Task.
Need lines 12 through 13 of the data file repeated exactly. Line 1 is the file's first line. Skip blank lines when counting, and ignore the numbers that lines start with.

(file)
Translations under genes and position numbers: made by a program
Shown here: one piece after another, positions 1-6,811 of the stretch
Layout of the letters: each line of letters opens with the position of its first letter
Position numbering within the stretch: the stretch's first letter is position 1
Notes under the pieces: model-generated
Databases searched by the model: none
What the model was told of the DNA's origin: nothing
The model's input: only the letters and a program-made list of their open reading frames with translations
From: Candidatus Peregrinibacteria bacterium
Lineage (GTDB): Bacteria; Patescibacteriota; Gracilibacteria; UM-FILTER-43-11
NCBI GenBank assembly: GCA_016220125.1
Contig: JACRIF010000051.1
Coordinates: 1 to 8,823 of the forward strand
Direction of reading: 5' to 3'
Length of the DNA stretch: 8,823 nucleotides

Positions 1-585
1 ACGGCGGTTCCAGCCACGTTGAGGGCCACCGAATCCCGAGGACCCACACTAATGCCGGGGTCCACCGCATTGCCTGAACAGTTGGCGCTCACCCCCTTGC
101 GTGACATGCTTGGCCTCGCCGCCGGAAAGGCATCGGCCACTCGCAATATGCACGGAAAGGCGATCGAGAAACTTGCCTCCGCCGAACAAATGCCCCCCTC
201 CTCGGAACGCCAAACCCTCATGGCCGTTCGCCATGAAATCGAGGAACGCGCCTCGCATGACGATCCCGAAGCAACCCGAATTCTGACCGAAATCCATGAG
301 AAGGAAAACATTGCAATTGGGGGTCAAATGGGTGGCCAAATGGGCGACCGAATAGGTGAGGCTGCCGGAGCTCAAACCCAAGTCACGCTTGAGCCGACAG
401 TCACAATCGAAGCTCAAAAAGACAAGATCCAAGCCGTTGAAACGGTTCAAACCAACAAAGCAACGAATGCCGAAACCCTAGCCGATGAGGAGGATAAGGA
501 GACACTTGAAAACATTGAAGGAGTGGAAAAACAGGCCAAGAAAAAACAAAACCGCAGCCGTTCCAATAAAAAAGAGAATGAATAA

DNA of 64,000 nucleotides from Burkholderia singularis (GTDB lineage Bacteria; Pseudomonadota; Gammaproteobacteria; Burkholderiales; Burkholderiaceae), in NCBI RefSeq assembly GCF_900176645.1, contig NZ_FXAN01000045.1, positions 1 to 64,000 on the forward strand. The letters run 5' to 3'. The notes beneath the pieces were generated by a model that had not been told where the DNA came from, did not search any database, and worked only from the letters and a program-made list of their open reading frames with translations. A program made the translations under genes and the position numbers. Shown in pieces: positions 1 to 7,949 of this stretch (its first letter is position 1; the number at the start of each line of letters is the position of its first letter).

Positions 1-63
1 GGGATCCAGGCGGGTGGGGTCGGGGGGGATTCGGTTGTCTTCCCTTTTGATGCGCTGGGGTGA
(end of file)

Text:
Contig: JACRIF010000051.1
Coordinates: 1 to 8,823 of the forward strand